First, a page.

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mals were monitored each day after surgery for signs of infection or distress. 2.3. Locomotor and local field potential recordings Our custom-built LFP module is a closed-loop digital wireless system that has both stimulating and recording subsystems, although just recording was used in this experiment (Zuo et al., 2012). On the test day, subjects were placed under isoflurane anesthesia (3% isoflurane/97% oxygen induction) and the wireless recording module (weighing less than 20g) was connected to the implanted electrode and mounted on a backpack worn by the rat along with a 3 V lithium battery. The module signal amplifies and transmits to a USB dongle on the host computer. The graphical user interface for displaying recorded activity was custom made through Labview. The rat was disconnected from the isoflurane for a period of 15 min and placed in locomotion test chamber to record LFP and locomotion simultaneously. Locomotor activity was recorded in a single outer chamber of a three-chambered Med Associates Inc. (Georgia, VT) conditioned place preference apparatus (8.25 W × 8.24 H × 26.75 L) that was lit by a single bulb. The chamber was equipped with 16 infrared photo beam detectors evenly spaced along each wall of the apparatus for automated data collection. Consecutive photo beam breaks (movement counts) were automatically recorded using Med Associates IV software (Med Associates; Georgia, VA). Locomotor behavior was regarded as the interruption of an infrared laser beam elicited by movement of the animal. A period of fifteen minutes was allotted for recovery from anesthesia before testing began in the following sequence (Fig. 1): (1) thirty minutes of baseline locomotor and LFP activity was recorded, (2) after an intraperitoneal NaCl injection (0.9% NaCl at 0.1 ml/kg), animals were promptly placed back into the chamber where recording was resumed for another 30 min, (3) following an intraperitoneal cocaine hydrochloride injection (10 mg/kg dissolved in 0.9% saline), animals were returned to the chamber for 60 min of recording.

2. Materials and methods 2.4. Histological confirmation of electrode placement 2.1. Animals Eight adult female Sprague-Dawley rats weighing 247–305 g at 7–8 months of age were taken from the University of Texas at Arlington vivarium. Animals were housed in cages of 3–4 and given access to food and water ad libitum. They were kept on a 12 h light dark cycle from 7:30 a.m. to 7:30 p.m. Testing occurred during the light cycle (the animals active phase). All animal procedures were preapproved by the University of Texas Arlington Institutional Care and Use Committee (IACUC) and were in compliance with AAALAC standards. 2.2. Electrode implantation After placement into a stereotaxic frame under sodium pentobarbital anesthesia (50 mg/kg, i.p.), subjects received a right unilateral VTA implant of a .23 mm bipolar stainless steel electrode (Plastics One, Roanoke VA). The electrode was attached to a plastic threaded pedestal. Electrodes were placed in the VTA using coordinates at 5.8 posterior to bregma, 2.0 mm lateral to the right, and 8.3 mm from the dura at an angle of 10◦ pointing towards the midline (Paxinos and Watson, 1998). Three stainless steel mounting screws (1.57 mm shaft diameter, Plastics One, Roanoke VA) were fixated on the skull and the electrode pedestal was permanently fixed in place by dental cement. The skin was stapled around the implant and animals were single housed after surgery. A period of 4 weeks for recovery was allotted before testing commenced. Ani-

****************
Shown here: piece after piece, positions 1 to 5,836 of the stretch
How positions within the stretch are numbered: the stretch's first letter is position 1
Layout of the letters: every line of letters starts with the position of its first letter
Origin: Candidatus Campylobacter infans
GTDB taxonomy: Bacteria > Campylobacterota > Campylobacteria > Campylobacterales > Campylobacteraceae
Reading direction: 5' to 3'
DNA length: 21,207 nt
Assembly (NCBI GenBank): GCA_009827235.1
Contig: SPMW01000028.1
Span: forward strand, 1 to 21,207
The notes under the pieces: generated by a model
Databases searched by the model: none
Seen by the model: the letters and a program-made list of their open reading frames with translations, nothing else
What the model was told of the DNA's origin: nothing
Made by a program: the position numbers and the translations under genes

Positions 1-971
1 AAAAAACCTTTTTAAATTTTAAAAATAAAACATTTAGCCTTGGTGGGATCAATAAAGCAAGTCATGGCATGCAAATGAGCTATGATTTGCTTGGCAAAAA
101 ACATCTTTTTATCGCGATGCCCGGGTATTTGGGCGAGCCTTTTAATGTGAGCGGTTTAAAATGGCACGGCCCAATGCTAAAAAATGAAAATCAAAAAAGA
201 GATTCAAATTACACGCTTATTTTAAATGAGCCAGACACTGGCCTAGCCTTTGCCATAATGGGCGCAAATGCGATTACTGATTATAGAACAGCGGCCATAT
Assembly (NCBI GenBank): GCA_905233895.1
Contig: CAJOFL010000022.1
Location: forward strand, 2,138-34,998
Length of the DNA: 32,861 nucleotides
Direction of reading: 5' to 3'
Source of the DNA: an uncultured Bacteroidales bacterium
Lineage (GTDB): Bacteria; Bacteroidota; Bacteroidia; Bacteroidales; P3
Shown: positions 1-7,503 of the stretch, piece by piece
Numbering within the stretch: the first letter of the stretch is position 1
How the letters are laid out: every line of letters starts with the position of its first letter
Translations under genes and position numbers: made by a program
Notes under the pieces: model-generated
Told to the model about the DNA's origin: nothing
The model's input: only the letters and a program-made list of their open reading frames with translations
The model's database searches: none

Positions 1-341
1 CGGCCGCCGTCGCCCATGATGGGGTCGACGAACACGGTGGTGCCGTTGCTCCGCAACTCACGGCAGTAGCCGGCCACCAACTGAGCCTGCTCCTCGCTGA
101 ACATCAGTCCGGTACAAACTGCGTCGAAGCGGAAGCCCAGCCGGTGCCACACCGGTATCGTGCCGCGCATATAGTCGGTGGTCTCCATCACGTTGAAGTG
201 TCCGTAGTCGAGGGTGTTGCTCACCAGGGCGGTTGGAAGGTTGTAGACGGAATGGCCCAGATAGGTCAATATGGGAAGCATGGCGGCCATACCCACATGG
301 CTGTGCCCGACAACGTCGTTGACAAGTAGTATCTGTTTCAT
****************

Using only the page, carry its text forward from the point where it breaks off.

After testing was completed, animals were sacrificed via carbon dioxide euthanasia. Brains were extracted and fixed in 33% formaldehyde for 48 h and then switched to a 30% sucrose solution for 48 h. Brains were sliced with a microtome (American Optical Corporation, Buffalo NY, Model 860) at 80 ␮m (coronal sections) and mounted to gelatin coated slides. Thionine staining was applied and slides were cover slipped with Shur/Mount Toluene based liquid mounting media (Triangle Biomedical Sciences). Electrode placement was analyzed under a microscope. Of the 8 animals that received an implant at the VTA region, 5 were included in the main analysis (see Fig. 2 for electrode placement). Three subjects were not included in the statistical analysis because placement of the electrode in the VTA could not be confirmed. Two observers analyzed placement of the electrodes. 2.5. Statistical analyses Locomotor behavior was recorded as number of beam breaks per minute in the conditioned place preference chamber. The number of beam breaks per minute for each animal was exported from the conditioned place preference chamber MedPC file into Excel. Averages were computed for each time-point (baseline, saline, cocaine 0–30 min, cocaine 30–60 min) and imported into SPSS where a repeated-measures ANOVA was run to analyze locomotor changes over time. A significant effect (p < .05.) was analyzed further using post-hoc LSD test. All data are presented as mean ± SEM.